After a slew of depressing data on gross domestic product (GDP), industrial production and exports, the latest numbers on bank credit growth offer reason for hope. Growth in non-food credit during February was Rs28,843 crore, a huge improvement over the decline of Rs13,562 crore witnessed in January. What’s more, it’s the biggest increase in non-food credit in the last five months.
There has been a lot of evidence of a turn for the better in the micro numbers. Recent data on cement despatches and car sales indicate a pickup in demand. Tata Steel Ltd has reported a 47% jump in sales in February. The resilience of the rural sector has been reflected in the sales of two-wheelers and in the continued growth of new telecom connections. The flip side of the wholesale price data, which show that the prices of food and other primary articles have remained stubbornly high, is that it’s also an indicator of continued strength in the rural sector. But the micro data had so far not been confirmed by the macro numbers, which were uniformly gloomy. The February ABN Amro PMI survey, for instance, showed that the manufacturing sector contracted from the previous month. Similarly, the Organization for Economic Cooperation and Development (OECD) composite leading indicator for India, which is supposed to show turning points in the economy six months in advance, continued to fall in January.
Also See Taming Credit Crunch (Graphic)
But the latest credit numbers provide the first confirmation from the macro data that the economy has bounced off its lows.
Of course, the increase in non-food credit in February 2009 is much lower than the rise posted in February 2008. Nor, to put it in perspective, is it anywhere near loan growth in China, where new loans more than quadrupled in February from a year earlier.
Part of the loan surge in India will be on account of pre-election spending. Part of it will reflect year-end expenditure of government departments. And analysts say that part of the reason is that firms are resuming production after running down their inventories in earlier months. Or it may just be that the economy is finally recovering from the severe credit crunch of the last quarter.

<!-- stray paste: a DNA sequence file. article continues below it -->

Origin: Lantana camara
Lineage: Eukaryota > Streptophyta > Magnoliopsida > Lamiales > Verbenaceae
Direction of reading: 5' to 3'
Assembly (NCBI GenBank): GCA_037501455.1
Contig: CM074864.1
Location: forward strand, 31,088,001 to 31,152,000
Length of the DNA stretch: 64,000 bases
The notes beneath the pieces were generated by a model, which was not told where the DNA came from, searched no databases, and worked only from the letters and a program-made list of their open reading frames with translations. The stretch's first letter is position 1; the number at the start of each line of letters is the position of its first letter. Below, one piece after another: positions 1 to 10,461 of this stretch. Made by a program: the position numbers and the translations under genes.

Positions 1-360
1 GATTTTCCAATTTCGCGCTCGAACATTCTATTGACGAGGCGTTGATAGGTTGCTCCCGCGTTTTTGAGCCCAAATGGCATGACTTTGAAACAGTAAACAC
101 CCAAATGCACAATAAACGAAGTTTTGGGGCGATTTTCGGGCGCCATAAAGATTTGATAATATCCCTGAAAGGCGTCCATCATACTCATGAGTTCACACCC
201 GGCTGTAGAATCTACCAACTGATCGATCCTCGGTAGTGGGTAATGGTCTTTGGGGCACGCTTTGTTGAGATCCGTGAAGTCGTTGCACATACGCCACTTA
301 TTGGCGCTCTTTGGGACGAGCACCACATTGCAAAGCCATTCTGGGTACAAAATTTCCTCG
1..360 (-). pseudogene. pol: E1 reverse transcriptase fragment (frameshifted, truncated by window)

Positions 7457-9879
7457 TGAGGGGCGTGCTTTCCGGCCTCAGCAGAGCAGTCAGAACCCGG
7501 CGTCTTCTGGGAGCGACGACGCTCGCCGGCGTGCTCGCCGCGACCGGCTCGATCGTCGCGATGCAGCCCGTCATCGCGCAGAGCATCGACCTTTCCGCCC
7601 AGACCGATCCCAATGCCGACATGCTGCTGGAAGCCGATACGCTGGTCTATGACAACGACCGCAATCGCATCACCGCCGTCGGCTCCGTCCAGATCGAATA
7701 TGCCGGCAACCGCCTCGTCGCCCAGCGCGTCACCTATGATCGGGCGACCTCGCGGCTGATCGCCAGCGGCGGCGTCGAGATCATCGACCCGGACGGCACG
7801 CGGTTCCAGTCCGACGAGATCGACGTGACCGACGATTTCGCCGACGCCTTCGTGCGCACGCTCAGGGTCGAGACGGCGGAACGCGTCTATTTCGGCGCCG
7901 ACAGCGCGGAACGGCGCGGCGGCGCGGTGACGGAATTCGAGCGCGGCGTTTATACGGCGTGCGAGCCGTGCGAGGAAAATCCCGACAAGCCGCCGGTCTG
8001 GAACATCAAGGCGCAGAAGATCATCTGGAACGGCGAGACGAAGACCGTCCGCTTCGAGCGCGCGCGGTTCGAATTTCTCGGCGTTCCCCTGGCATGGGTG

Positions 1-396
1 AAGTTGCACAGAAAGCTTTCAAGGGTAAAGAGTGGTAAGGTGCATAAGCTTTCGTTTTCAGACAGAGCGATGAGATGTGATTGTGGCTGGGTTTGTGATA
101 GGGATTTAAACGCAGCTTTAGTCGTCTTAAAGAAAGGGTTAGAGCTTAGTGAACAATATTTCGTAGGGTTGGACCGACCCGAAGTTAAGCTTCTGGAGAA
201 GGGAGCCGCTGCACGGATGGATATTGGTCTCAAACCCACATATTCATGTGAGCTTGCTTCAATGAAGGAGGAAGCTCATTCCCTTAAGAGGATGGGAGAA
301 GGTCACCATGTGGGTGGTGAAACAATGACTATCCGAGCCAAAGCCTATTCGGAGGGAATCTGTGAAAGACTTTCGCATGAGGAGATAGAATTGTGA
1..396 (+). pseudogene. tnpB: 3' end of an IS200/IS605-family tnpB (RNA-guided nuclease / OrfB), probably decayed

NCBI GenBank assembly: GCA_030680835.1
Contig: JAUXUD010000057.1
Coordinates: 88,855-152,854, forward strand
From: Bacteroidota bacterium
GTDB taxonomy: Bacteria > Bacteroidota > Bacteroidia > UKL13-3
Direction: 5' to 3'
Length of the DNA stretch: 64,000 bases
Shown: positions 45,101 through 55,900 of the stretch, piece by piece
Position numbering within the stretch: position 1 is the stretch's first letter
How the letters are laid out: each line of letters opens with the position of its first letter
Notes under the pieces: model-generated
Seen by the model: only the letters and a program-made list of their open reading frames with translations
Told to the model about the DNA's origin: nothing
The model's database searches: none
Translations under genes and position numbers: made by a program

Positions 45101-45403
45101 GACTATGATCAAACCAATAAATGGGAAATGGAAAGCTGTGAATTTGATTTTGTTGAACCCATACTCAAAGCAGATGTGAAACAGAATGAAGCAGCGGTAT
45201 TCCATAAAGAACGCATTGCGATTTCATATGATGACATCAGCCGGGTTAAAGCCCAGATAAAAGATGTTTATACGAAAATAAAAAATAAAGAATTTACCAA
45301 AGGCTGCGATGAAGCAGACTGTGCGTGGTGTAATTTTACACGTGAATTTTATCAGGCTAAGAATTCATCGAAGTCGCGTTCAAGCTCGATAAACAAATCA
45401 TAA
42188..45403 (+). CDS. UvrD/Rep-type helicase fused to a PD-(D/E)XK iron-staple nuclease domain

That election spending has picked up is evident in the “currency with the public” component of money supply, which has surged in the last two months.
Also See Election Spending (Graphic)
Since a large part of election spending is in cash, it’s reasonable to expect a rise in “currency with the public”, which increased by Rs12,080 crore in January and Rs16,376 crore in February. That’s more than the rise of Rs3,998 crore in January 2008 and Rs15,018 crore in February 2008. In normal times, one would have expected currency with the public to fall during a slowdown, as people curb spending. The fact that it has gone up compared with the previous year in spite of a deep slowdown is probably on account of election spending.
Nevertheless, the large increase in non-food credit outstandings compared with previous months is positive. It reflects the success of the government’s efforts to get the public sector banks lending again.
There is, though, one unintended consequence. Bank investment in government securities has fallen sharply in recent times. Here are the numbers: February Rs21,637 crore; January Rs17,808 crore; December Rs42,225 crore; November Rs36,132 crore; and October Rs90,160 crore. Notice that bank investment in government securities in January and February was only half of the amount invested in the previous two months, which in turn was lower than the amount invested in October. Therein lies the secret of the fall in the prices of government securities and the consequent steep rise in yields.
Banks are not buying at a time when government borrowing has increased. Supply is up, but demand is down.
Graphics by Paras Jain / Mint
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